Some significant U.S. investigations took longer than the allotted termination period and were renegotiated or abandoned, but on average the termination periods for significant U.S. investigations exceeded the average duration of those significant investigations by about 4.7 months for each year from 2011 through Q1 2020. Although on average these termination periods provided merging companies with time sufficient to cover the investigation phase, in most years absent a renegotiation this cushion was not sufficient to allow time for litigation, which typically lasts 5-7 months, as detailed in the next section. As a result, many litigations filed by the U.S. antitrust agencies result in companies abandoning deals without a court battle.
While termination periods have increased since 2011, antitrust-related reverse break fee amounts as a percentage of deal value have drifted slightly downward over the same period. This inverse movement is surprising given that a seller’s expected losses are likely to be greater over the course of a longer investigation than a shorter one. Thus, one would have expected reverse termination fees to trend in the same direction as the duration of termination period, all else equal.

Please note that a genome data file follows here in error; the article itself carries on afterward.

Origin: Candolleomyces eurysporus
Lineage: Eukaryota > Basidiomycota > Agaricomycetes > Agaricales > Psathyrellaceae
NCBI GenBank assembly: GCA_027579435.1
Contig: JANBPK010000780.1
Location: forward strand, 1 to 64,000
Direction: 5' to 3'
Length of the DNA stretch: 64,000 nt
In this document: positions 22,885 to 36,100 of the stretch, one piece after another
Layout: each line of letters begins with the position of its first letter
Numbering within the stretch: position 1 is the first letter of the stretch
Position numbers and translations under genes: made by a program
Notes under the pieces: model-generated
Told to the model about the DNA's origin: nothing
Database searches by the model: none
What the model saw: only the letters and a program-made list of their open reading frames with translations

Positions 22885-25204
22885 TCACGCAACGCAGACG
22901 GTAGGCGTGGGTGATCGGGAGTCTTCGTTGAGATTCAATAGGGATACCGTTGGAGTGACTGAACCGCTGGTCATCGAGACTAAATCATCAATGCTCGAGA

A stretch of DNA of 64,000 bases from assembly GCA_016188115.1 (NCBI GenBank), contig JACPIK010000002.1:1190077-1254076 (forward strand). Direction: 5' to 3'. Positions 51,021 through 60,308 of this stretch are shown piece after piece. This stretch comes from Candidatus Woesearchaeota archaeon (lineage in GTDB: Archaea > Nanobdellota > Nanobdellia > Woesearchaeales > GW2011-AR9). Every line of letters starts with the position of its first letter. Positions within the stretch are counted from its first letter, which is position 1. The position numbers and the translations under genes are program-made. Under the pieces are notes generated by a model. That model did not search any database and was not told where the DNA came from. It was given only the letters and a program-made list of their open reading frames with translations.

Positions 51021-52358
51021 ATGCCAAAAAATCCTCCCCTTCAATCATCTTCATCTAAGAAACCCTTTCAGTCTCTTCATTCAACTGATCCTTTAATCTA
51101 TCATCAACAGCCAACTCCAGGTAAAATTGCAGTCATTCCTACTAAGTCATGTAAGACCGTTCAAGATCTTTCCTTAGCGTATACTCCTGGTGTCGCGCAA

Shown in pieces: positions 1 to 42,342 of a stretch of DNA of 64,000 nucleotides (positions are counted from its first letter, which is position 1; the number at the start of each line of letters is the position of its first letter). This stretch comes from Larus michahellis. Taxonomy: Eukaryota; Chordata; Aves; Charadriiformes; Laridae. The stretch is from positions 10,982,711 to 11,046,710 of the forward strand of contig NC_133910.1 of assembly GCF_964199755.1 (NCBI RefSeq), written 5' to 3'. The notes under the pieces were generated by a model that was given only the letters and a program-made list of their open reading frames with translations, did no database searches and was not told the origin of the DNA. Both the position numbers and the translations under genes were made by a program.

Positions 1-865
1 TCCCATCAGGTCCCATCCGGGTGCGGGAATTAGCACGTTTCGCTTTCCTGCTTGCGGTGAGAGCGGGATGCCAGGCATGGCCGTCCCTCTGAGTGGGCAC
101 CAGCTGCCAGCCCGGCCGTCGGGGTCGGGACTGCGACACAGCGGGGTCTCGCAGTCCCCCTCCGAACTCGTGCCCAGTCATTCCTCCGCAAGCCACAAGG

Instead, over the five-year period from 2011-2015, the average reverse break fee percentage was 5.3 percent, about 36 percent higher than the average of 3.9 percent from 2016 to Q1 2020. The median for 2011-2015 was 4.0 percent, about 11 percent higher than the 3.6 percent from 2016 to Q1 2020.
Antitrust-related reverse break fee provisions were included in about 55 percent of all publicly available transaction agreements for significant U.S. investigations since 2011. The chart to the left provides year-by-year breakdowns of the reverse break fee averages and medians, showing a downward trend over the full 2011-2020 period, but with some fluctuations along the way.